Therefore, prepare your minds for action, keep sober in spirit, fix your hope completely on the grace to be brought to you at the revelation of Jesus Christ. As obedient children, do not be conformed to the former lusts which were yours in your ignorance, but like the Holy One who called you, be holy yourselves also in all your behavior; because it is written, “YOU SHALL BE HOLY, FOR I AM HOLY.” If you address as Father the One who impartially judges according to each one’s work, conduct yourselves in fear during the time of your stay on earth; knowing that you were not redeemed with perishable things like silver or gold from your futile way of life inherited from your forefathers, but with precious blood, as of a lamb unblemished and spotless, the blood of Christ. For He was foreknown before the foundation of the world, but has appeared in these last times for the sake of you who through Him are believers in God, who raised Him from the dead and gave Him glory, so that your faith and hope are in God. Since you have in obedience to the truth purified your souls for a sincere love of the brethren, fervently love one another from the heart, for you have been born again not of seed which is perishable but imperishable, that is, through the living and enduring word of God. For, “ALL FLESH IS LIKE GRASS, AND ALL ITS GLORY LIKE THE FLOWER OF GRASS. THE GRASS WITHERS, AND THE FLOWER FALLS OFF, BUT THE WORD OF THE LORD ENDURES FOREVER.” And this is the word which was preached to you. Therefore, putting aside all malice and all deceit and hypocrisy and envy and all slander.

Here we see that God desires for us to be “obedient children” (1 Pet 1:14). God is our heavenly Father, and as His children, we are to do what He tells us to do. In fact, it was unto obedience that He chose us (1 Pet 1:1-2). Therefore, obedience is clearly God’s will for our life.

It’s for this reason that God commands us in 1 peter 1:14 to “not be conformed to the former lusts which were yours in your ignorance.” We are to be holy in everything we do. That’s a tall order, but praise God we have a Father who says, “Do as I say, which is what I do.” How many of us had a dad who said, “Do as I say but not as I do,”? It’s like the dad who tells his kid to never smoke as he himself lights up another Marlboro. Thankfully, God isn’t like that. He says, “You shall be holy, for I am holy” (1 Pet 1:16). The very definition of human holiness is obedience to God.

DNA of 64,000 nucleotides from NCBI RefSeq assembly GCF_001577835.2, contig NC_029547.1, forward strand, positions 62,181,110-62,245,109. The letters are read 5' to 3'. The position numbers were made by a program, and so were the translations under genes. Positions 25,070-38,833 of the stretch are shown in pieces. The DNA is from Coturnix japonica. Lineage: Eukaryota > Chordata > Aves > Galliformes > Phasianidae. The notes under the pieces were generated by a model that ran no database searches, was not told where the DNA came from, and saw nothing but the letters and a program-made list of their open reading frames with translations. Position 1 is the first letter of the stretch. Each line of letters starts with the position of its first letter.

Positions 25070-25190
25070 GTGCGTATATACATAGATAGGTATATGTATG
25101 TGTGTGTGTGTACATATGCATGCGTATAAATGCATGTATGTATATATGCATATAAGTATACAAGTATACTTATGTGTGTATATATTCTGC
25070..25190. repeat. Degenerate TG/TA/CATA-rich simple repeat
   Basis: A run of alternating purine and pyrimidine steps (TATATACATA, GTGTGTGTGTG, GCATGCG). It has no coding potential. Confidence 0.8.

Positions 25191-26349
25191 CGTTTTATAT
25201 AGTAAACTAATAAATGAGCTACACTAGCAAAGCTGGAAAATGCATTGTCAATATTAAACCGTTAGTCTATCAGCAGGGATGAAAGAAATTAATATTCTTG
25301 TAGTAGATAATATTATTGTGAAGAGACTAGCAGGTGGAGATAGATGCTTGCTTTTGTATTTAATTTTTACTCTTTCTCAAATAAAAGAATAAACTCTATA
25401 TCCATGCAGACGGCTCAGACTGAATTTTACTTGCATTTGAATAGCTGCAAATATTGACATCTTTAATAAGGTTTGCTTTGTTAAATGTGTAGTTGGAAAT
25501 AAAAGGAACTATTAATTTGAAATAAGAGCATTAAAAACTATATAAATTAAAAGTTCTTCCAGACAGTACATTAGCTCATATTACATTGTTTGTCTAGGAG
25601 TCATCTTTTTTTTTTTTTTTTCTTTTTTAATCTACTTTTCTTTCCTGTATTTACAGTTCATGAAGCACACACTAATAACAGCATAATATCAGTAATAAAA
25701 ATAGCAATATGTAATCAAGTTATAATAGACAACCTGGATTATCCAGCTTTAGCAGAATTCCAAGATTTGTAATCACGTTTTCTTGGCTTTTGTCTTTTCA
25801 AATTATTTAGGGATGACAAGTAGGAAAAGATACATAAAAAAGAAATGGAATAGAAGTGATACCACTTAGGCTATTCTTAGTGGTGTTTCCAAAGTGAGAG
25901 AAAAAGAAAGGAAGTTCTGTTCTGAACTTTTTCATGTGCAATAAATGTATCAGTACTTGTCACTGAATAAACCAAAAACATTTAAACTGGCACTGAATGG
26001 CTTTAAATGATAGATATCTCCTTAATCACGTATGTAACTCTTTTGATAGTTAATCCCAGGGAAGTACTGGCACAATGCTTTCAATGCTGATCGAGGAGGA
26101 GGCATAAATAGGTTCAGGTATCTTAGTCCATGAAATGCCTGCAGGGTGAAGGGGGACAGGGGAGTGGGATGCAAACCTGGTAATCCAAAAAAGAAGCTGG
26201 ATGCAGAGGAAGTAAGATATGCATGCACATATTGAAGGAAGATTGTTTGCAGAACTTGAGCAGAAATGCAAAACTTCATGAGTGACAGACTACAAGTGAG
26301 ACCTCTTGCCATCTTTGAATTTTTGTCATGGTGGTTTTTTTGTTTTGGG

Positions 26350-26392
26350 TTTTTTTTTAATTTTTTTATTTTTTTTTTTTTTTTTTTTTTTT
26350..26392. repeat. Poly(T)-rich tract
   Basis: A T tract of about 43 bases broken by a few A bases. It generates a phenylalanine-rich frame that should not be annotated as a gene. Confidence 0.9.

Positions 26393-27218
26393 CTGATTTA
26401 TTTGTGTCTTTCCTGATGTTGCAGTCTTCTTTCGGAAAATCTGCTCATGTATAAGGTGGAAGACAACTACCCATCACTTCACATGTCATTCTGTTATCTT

To set yourselves up for obedience, God tells you to “prepare your minds for action, keep sober in spirit, and fix your hope completely on the grace to be revealed” when Jesus returns (1 Pet 1:13). In other words, when the time for obedience comes, we must be ready to be obedient. We must have the right mind, attitude and perspective. Then obedience can come to pass. You see, obedience is easy when life is easy but hard when life is hard. Therefore, we must be ready for those hard days of testing if we hope to be obedient.

Furthermore, we see that one motivation for our obedience is accountability to God. God will judge us. Therefore, we are told to“conduct yourselves in fear during the time of your stay on earth” (1 Pet 1:17). Friend, the salvation that God has provided for you isn’t something flippant and invaluable. It required “precious blood, … the blood of Christ” (1 Pet 1:19), which is far more valuable than silver or gold. Jesus was sacrificed for our sake. Therefore, disobedience to God dishonors Jesus and His work. You will be accountable to God for your obedience, and that truth should be a great motivator toward obedience. Don’t you want to hear from God, “Well done, good and faithful child!”?

Finally, we see that obedience and love are inseparable. Loving others is obedience to God, but even more, obedience to God is how you love others. God tells us, “And this is love, that we walk according to His commandments” (2 John 1:6), and “Love does no wrong to a neighbor; therefore love is the fulfillment of the law” (Romans 13:10). In our passage, God commands us to “fervently love one another from the heart” (1 Pet 1:22). We do that by being obedient to God’s commandments. Obedience and love are inseparable.

May you find God’s will by getting into His Word and do God’s will by being obedient to whatever He’s commanded there!

-This article first appeared in the March 9 edition of the Baptist and Reflector, the official newspaper of the Tennessee Baptist Convention, as a commentary on the March 13, 2011 LifeWay Sunday School curriculum Bible Studies for Life, and can be accessed through the B&R website at http://www.tnbaptist.org/BRARticle.asp?ID=3737.  The article has been slightly edited here for westmainbaptist.com.

07 Mar

Faith under Fire

We love music around the Simpson house, and in our opinion, it doesn’t get much better than The Isaacs. One of our favorite songs by them testifies joyfully in the chorus, “He’s taking care of me; in ways that I cannot see; He’s working it for my good just like He said He would, and He’s taking care of me.” What a glorious thought that the God of the universe, the one and only true God, is working for my good in all things! That’s the exact sentiment that pours out of 1 Peter 1:1-12: